An adaptation of the 2021 short of the same name, Absence is the debut feature from Chinese director Wu Lang and tells a story of an unspoken past against a backdrop of contemporary urban disarray. It screens this Friday 31st March as part of the East Asia Film Festival (EAFFI) at the Irish Film Institute (IFI).
Having just been released from a gruelling ten-year prison sentence, Han Jiang Yu (Lee Kang-Sheng) returns to the picturesque Island of Hainan. He celebrates with a mixture of karaoke and freshly cooked lobster (long Xia). In what should be an excruciating image to witness, we see a lobster being cooked alive. The first of numerous visual representations of animal suffering that audiences will see throughout. After a timid celebration of his rediscovered freedom, Jiang Yu visits a small barbershop to receive a cheap 15 yuan haircut. Meeting hairdresser Su Hong (played by Li Meng), we quickly understand the significance that these two have had in each other’s past lives.
Several events are set in place from different interweaving directions. Jiang Yu is now working for his wealthy friend Kai, whose industrial tycoon father is likely the reason why Jiang Yu spent 10 years in prison. Kai works on a set of urban redevelopment plans and is in charge of finishing a massive set of incomplete buildings which are—intended at least—to be used for housing Hainan residents. Many residents have put down deposits to evade precarious housing situations and are desperate for some degree of certainty as to when construction will end and living can begin. Significantly, one of these desperate families is Su Hong and her daughter Yao Yao (Liang Wanling). In a bid to secure every possible chance of landing a permanent home, Su Hong proposes marriage to her old lover Jiang Yu and he duly accepts. This seems more of a marriage of convenience—or even necessity—but audiences are mostly left in the dark as to the married couple’s true romantic feelings. Despite this big step, things take a turn for the worse when Kai’s plan for finishing the new residential buildings falls by the wayside. Jiang Yu is out of work while Su Hong is in danger of losing her housing deposit. Times are desperate in a manner that will hit home for many an Irish audience.
Director Wu Lang has described Hainan as a city which is very ‘close to the sky.’ Having spent over a decade of his life in the Island, he is aware not only of its beauty but also of its rapid modernisation. He applies this knowledge to visually capture these transformations with stunning results. Many shots are inventive, on the one hand using the camera to achieve a sense of claustrophobic tightness, while on the other using it to arrest audiences’ attention with a sense of towering scale. The contrast here is in the humility of the residents and the inertia of the capitalist greed which has engulfed the Island and contemporary China more broadly. There is a strong sense of coldness and disconnect throughout several scenes. While dialogue is often minimal, it is this coldness that the script manages to capture so well. Referring to our aforementioned lobster, Jiang Yu at one point questions Kai whether the latter thinks that lobsters have souls. The response is blunt and instinctive. That lobsters don’t have souls because they are for eating. And that only humans have souls. Further down the line, we see Jiang Yu again encounter a group of goats cramped into the back of a pick up truck. Upon seeing our protagonist playfully interact with these goats, the driver’s only response is to ask Jiang Yu whether he wants to buy one. The point, made persistently but subtly, relates to how everything around the character’s lives is a tool for impulsive human consumption.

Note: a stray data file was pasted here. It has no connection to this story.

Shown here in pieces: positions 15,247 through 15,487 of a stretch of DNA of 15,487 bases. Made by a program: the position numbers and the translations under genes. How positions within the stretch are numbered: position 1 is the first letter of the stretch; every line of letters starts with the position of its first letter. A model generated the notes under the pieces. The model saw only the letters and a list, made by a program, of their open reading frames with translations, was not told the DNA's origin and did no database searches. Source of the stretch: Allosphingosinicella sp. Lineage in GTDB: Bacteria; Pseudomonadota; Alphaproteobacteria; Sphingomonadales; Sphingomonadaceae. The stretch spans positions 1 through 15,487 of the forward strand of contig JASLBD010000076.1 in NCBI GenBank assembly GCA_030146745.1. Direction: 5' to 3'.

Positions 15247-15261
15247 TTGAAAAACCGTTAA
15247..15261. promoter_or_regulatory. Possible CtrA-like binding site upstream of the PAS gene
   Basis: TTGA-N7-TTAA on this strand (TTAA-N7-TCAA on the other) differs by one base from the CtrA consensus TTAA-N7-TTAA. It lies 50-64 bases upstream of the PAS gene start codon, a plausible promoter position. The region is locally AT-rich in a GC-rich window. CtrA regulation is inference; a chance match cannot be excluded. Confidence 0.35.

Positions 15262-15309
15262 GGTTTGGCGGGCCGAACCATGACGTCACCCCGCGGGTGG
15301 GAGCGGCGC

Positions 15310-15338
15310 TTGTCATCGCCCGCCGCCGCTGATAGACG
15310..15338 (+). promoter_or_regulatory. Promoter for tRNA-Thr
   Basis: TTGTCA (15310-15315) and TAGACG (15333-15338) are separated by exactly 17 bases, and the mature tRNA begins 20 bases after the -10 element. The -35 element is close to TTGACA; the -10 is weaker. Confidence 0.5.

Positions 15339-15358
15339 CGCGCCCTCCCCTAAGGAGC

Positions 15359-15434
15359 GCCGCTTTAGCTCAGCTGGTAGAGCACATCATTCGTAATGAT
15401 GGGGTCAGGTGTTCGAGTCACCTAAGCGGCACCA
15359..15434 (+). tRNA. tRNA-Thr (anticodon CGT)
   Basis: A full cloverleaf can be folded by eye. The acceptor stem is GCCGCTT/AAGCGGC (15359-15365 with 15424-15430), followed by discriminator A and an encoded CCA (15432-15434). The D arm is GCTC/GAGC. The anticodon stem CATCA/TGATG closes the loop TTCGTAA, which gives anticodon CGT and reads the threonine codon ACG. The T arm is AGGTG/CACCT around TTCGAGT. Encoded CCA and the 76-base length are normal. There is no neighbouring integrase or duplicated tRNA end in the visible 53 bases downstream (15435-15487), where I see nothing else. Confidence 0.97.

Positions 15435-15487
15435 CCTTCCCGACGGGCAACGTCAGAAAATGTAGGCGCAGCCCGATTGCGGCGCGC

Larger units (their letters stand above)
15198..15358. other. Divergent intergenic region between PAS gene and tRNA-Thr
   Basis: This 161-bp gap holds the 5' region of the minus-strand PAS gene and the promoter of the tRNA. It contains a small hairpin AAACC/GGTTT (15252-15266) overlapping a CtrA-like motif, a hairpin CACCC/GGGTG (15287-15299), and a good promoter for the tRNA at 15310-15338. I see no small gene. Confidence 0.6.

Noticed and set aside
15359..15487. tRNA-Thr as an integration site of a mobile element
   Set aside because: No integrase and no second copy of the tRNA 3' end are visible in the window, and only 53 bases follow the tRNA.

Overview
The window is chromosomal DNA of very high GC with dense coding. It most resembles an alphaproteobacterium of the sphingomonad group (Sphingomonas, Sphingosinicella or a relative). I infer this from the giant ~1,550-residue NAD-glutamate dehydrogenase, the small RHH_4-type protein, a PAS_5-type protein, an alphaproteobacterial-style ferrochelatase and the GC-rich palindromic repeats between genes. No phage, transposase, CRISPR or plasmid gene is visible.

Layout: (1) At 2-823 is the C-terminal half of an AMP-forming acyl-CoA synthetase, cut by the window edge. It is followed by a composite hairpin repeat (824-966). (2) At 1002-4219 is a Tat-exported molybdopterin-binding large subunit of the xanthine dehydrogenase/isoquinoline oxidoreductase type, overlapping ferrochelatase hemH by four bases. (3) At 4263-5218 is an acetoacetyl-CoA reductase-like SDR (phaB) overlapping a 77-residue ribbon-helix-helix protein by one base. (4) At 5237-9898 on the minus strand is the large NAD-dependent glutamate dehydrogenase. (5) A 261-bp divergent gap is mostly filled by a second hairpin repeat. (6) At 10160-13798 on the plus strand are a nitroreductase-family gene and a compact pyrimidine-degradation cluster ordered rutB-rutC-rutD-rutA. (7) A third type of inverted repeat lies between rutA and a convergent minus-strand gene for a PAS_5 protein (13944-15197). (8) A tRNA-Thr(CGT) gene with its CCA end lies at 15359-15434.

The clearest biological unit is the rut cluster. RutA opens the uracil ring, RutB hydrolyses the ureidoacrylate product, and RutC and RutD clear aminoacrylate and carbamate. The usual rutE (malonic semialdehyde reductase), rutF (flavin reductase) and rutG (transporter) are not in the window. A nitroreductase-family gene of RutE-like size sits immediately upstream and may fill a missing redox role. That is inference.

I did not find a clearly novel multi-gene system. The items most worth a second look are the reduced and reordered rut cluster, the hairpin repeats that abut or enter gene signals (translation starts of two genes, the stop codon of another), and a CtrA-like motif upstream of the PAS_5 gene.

In spite of these repeatedly well made points, there is indeed something that feels absent from what could have been an even more impressive feature debut from Wu Lang. The relationship between Jiang Yu and Su Hong feels under probed. There are back and forth indications about their past but never quite enough for the film to have the emotional impact that it so very nearly achieves. A lot of facial expressions—whether feeble or enthusiastic—do a great job of telling us about how our main characters are feeling. But so much of what makes this story compelling is left in the past. This potentially will leave some audiences wanting more background that could justify inform their emotional investment. This is not so much a failure but rather an acknowledgement of what could have been a more engaging outing.
Absence will not make the heart grow fonder. It will hit home with uncomfortable realities that undeniably obscure the more romanticised narrative that could have made for a far different story. Perhaps this is the director’s goal. In any event, Wu Lang himself is one to watch going forward.